Education Q&A with OECD's Andreas SchleicherBig Think
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-- Will we ever see an international assessment that tracks student learning across multiple years?
-- Do parents have an impact on student success?
-- Is there a risk that good PISA scores might lead to complacency?
-- Is the humanistic approach to evaluation an important indicator?
Transcript - We need to become better at tracking student learning growths not at just seeing where students are at any point in time but also seeing how they actually progress in their learning pathways. And actually a lot is happening in that field. In fact, the PISA assessment as we have it currently focusing on 15 year olds is looking into expanding to lower grades so that we can actually get at least at the synthetic level some sense of the progress that is being made in education raising quality, improving equity and also value for money.
The PISA data show that parents have a very significant influence on the success of their children. We see that where parents have a greater expectations on education, where parents are more closely involved in the education of their children results are significantly better. And it's not only in terms of the academic performance of students but it's also in terms of their attitudes toward learning, their enjoyment of learning. Their persistence when things get tough in school. So parental involvement is very important.
We also see that that parental involvement isn't about having an academic degree as a parent or spending hours of time on homework. It's really the interest parents show for the education of their children. For example, when parents regularly ask their children, you know, "How was school today? What did go wrong?" We can see those kids actually having a significantly higher performance at school than kids -- even kids from wealthy neighborhoods where parents do not show that level of engagement. So a very important ingredient for success is to make parents part of the equation. If you do well you might think you don't need to improve. But, in fact, the PISA data do not lend much evidence to this. In fact, some of the most rapidly improving systems are some of the best performing systems. They want to move from good to great. They're actually seeing, you know, how is the labor demand shaping up in the future. What are the kind of knowledge and skills that we need to improve on? I'll give you an example. You can look at Singapore. Singapore has always done well on math and science tests. But Singaporean educators have not been satisfied with this. They're looking to how can we strengthen students ways of thinking, creativity, critical thinking, problem solving. Students ways of working, collaboration, teamwork and so on. So the education system is actually looking towards moving forward. Complacency is a risk but we do actually see very encouraging signals that improvement is taking place at every part of the system. You cannot improve what you can't measure. So the measurement framework is really, really critically important. But we also do see incentives not only for our low performers to catch up but also for the strong performers to move forward further. It was a bit long?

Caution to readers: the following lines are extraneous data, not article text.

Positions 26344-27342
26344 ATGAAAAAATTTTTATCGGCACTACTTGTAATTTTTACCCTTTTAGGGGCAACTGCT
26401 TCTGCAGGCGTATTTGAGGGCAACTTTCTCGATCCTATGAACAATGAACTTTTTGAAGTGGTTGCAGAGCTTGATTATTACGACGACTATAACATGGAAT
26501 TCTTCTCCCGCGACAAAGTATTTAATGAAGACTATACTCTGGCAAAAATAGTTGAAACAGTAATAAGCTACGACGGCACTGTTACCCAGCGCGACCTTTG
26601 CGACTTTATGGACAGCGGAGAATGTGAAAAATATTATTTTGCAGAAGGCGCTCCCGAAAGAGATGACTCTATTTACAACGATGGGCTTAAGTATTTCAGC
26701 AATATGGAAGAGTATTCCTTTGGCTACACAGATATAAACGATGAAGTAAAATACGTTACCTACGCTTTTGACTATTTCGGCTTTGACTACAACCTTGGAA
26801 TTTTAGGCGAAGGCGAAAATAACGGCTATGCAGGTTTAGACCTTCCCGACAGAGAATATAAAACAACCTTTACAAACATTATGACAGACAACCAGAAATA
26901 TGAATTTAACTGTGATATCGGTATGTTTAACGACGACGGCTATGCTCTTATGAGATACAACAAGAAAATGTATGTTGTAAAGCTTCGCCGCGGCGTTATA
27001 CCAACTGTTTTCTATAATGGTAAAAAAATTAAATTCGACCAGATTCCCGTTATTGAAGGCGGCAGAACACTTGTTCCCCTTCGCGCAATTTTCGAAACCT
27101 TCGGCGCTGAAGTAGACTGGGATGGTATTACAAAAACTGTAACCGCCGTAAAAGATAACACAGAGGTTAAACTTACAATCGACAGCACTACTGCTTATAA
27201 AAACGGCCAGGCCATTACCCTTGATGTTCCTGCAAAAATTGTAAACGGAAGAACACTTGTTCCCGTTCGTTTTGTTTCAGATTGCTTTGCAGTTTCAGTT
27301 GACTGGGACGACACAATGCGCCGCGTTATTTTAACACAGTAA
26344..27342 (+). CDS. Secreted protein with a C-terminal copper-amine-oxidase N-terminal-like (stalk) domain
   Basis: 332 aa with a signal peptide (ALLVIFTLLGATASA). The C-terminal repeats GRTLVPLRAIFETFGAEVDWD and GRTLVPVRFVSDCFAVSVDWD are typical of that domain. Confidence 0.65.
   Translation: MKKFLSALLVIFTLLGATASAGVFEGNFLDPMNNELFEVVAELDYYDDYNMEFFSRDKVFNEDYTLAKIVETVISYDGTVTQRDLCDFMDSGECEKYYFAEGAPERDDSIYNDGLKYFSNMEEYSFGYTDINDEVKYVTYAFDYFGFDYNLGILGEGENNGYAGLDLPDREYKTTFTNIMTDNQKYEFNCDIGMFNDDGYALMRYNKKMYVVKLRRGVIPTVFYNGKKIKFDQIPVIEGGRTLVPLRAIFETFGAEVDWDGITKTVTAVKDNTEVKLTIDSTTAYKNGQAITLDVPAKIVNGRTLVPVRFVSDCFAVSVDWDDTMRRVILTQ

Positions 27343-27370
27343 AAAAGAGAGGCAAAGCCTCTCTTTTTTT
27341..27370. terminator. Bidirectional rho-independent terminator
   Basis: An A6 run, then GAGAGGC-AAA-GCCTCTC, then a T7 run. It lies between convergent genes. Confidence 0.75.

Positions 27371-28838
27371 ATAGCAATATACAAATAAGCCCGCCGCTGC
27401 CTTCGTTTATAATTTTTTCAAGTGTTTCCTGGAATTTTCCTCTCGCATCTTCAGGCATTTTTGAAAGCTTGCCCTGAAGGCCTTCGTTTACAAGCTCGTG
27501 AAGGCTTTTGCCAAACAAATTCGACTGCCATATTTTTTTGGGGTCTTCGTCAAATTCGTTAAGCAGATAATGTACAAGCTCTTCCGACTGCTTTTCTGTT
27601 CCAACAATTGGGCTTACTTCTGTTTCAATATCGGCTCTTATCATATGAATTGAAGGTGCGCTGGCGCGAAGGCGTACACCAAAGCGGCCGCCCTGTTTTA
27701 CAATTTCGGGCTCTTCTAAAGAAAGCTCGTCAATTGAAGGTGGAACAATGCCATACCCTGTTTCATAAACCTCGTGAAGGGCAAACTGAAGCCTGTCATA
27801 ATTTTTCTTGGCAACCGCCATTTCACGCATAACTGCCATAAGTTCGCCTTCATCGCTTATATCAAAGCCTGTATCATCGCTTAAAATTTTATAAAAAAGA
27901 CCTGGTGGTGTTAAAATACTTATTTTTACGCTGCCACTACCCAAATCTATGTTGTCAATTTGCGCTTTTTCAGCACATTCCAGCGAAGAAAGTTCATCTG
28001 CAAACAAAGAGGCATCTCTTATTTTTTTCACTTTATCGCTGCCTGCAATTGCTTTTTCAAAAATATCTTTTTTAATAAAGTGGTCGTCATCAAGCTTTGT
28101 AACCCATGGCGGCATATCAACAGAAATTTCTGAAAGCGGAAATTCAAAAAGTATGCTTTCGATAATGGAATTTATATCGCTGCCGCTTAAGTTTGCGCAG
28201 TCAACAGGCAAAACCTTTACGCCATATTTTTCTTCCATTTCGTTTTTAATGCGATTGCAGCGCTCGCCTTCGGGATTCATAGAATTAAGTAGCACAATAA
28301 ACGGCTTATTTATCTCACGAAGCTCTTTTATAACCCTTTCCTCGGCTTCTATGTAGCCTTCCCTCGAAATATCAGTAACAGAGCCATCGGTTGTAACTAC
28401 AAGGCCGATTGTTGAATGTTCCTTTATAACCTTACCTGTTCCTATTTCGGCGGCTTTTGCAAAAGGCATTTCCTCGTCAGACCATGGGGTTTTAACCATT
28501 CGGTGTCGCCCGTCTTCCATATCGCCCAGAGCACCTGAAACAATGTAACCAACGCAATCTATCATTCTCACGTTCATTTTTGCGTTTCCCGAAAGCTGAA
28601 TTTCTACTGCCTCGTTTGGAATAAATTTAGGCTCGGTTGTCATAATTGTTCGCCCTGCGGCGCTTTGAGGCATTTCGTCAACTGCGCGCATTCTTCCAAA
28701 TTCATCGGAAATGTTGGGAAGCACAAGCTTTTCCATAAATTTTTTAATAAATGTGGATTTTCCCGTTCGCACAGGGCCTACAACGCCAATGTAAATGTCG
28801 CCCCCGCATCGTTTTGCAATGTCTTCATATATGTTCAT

A humanistic perspective is very important to evaluating educational results. In fact, we need to get away from looking at education with a single perspective. Evaluation can only take part place in a framework of multiple kinds of perspectives. Looking at test data from students is one perspective. Looking at teachers views on student performance. Looking at other students -- it's this kind of multiplicity of instruments that actually help us improve education. And that's true even at the level of teachers, you know. You can evaluate teachers on the basis of student learning outcomes. This is one perspective. But you also need to bring in other perspectives that value the broader responsibilities that teachers have. So looking at outcomes from multiple perspectives including these kind of quality -- qualitative outlook is very, very important.
Directed and Produced by Jonathan Fowler
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